Nov 202016
 

marienburg-90-1

To the extent that a shot of this rum is all sound and fury signifying nothing, it achieves its objective. The history is perhaps more interesting than the rum.

#318

Regular readers of the meanderings of the ‘Caner in the rumiverse know something of the near obsessive (some say masochistic) search for the most powerful rums in the world that peppers these pages.  Back in the day, the 151s had my awe.  Then I tried the SMWS Longpond 9 year old 81.3% and thought appreciatively, “Dat ting wuz a proppah stink bukta.”  Lo and behold I spotted the Sunset Very Strong a year or three later, bought that, and was blown into next week by the 84.5%.  Every time I think I’ve gotten to the top of the ABV food chain, along comes another to upend my knowledge (if not my expectations).  So permit me to introduce the Marienburg 90% white rum, which crows about being (so far) the most powerful commercially available rum in the world, and who knows, maybe they are (unless Rivers Royale in Grenada wants to make a grab for the brass ring).

Who makes this alpha male of rums?  A titan of the industry with deeper pockets and more stills than common sense?  A small up-and-coming indie pushing a leaky creole still to the screaming limit?  The guy next door claiming to use his grandmother’s bathtub?  Actually, it’s made by none of these (though you can’t help but wonder what the three listed candidates might have done, right?) – a  DDL-like outfit in what was formerly Dutch Guiana has the honour of being first on the podium now.

marienburg-90-2The Marienburg 90% rum is issued by a company in Suriname called Suriname Alcoholic Beverages (SAB), formed in 1966 by several local distributors who pooled resources to consolidate the making and marketing of alcoholic beverages in the country.  However, the genesis of the underlying company is far older: the Marienburg sugar factory was established in 1882 by the Netherlands Trading Society, which bought the assets of the abandoned Marienburg plantation, itself founded way back in 1745 by Maria de la Jaille.  Bad luck seems to have dogged the enterprise, as it underwent several changes in ownership, even becoming a coffee plantation for a time before the Society bought it.  The Society felt it could buy sugar cane from all the surrounding smaller plantations and built a processing factory and 12 km of railway line, opening for business in 1882 and gradually buying up more and more of the smallholdings that once supplied it.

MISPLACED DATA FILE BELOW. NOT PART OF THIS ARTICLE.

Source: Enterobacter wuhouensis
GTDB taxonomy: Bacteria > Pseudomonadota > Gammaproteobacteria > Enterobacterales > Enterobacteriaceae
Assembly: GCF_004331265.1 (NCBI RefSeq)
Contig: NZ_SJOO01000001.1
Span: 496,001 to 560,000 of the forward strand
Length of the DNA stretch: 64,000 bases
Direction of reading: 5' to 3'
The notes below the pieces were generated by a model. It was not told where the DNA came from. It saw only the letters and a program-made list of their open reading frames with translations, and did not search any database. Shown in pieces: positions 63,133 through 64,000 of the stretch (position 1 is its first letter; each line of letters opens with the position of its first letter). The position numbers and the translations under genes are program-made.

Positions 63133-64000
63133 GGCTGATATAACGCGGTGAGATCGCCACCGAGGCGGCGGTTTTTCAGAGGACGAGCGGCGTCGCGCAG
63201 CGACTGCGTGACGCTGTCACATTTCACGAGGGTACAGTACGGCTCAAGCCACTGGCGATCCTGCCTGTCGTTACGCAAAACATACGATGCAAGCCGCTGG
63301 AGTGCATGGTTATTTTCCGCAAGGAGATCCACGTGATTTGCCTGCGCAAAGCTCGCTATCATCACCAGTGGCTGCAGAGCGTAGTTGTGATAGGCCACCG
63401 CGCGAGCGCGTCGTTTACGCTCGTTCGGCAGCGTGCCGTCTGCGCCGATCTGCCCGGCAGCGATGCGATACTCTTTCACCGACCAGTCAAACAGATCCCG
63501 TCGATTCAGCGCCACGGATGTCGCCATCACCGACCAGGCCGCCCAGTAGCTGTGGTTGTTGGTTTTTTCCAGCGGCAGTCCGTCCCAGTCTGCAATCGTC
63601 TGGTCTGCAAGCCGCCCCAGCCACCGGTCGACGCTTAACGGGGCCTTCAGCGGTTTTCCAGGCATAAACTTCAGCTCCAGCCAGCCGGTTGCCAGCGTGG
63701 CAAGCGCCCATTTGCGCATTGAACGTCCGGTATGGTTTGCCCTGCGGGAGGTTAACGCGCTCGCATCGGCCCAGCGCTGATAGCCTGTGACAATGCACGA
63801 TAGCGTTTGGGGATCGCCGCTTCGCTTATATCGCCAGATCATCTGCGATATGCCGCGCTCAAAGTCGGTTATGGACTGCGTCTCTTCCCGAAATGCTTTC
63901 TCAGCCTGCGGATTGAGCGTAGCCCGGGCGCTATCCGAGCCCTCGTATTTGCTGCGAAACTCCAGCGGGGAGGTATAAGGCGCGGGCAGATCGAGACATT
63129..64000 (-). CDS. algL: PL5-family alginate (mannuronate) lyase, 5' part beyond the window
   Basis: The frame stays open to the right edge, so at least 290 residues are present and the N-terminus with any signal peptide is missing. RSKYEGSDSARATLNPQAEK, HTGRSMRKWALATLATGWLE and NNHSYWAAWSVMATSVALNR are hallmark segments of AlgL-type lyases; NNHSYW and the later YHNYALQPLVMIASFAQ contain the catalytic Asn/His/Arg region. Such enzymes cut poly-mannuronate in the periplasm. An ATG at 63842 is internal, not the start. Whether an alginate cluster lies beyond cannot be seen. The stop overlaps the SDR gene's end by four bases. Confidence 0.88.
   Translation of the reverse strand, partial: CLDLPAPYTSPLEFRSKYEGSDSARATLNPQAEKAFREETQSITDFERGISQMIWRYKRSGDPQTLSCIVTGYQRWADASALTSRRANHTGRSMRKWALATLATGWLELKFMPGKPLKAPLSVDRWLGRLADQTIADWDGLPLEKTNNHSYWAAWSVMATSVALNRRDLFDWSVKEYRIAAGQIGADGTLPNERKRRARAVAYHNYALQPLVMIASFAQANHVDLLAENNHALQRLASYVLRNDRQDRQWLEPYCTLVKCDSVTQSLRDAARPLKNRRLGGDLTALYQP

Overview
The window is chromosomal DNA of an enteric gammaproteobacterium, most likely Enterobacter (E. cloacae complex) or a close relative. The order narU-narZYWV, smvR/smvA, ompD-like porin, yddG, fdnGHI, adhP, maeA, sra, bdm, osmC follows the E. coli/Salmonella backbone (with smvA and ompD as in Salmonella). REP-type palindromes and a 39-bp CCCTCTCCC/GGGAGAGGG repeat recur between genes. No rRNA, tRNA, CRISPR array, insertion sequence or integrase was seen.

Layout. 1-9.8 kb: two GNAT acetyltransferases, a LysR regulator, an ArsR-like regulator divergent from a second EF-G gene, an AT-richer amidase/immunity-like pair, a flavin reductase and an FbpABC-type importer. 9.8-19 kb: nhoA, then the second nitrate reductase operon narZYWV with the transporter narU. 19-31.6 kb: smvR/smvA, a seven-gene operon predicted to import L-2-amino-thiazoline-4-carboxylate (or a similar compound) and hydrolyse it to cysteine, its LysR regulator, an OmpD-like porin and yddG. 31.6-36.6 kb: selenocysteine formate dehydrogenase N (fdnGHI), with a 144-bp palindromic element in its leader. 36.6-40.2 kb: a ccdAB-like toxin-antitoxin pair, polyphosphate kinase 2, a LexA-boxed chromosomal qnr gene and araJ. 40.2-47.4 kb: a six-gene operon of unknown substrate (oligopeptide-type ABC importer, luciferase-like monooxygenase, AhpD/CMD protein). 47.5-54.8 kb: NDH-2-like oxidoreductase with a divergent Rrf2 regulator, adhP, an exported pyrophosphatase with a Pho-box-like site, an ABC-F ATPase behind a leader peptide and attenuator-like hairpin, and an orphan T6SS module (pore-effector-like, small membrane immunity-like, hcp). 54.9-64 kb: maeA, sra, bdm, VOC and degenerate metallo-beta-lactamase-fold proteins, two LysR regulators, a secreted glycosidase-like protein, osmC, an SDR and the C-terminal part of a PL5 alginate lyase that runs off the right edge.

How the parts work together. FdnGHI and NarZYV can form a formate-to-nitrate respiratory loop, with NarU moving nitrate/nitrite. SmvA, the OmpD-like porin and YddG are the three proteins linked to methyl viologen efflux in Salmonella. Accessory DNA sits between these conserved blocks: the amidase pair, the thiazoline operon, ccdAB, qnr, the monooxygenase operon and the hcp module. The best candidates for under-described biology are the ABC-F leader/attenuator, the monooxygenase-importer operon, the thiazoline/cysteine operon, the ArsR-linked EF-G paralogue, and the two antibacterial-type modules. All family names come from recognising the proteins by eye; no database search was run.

Poor business judgement, political issues and falling sugar prices led to the Marienburg factory being closed in 1986 and it’s now a tourist attraction of rusting machinery and overgrown train tracks.  Nowadays SAB does all of its processing in Paramaribo, where it’s offices also are located. Like DDL and other national companies, they produce a range of spirits for domestic consumption, as well as the Borgoes line of rums which can be found in Europe (they used to produce Black Cat and Malbrok rums the latter of which is no longer being made).  Their rums are Trinidad-molasses based, distilled on a column still, with the resultant spirit put to age in american oak barrels: note that they also have a pot still, but I’m unable to establish which rums are made with it.

That’s all there is to tell you. Let me save you the trouble of the rest of the review and simply state that the rum is falls rather flat.  Potent yes, strong yes, masochistic overkill, absolutely…but alas, it serves no useful purpose and contained none of the delicately fierce redeeming features of either the SMWS Longpond or the Sunset Very Strong, which at least coaxed some fascinating tastes out of their barrels to provide a surprising level of heft and interest that backed up the juggernaut of their power.  Still, if you want to make a killer cocktail, for sure this one is your candidate, so there’s that, I suppose.

This the way I felt when smelling the Marienburg, which presented its initial nose with all the grace and finesse of  a somnolent pachyderm. It’s got bulk, it’s got heft, and absolutely nothing happens with it after I passed through the initial scents of  glue, acetone and sugar water, with maybe olive oil, faint petrol, some light flowers barely peeking around the curtain of the stage…and that’s it. One could sense the power behind all that, yet frustratingly, most of it was kept under wraps.  I should also mention this: there was surprisingly little sting or real heat on the nose, none of the potency one is led to expect from something brewed to this level of badass.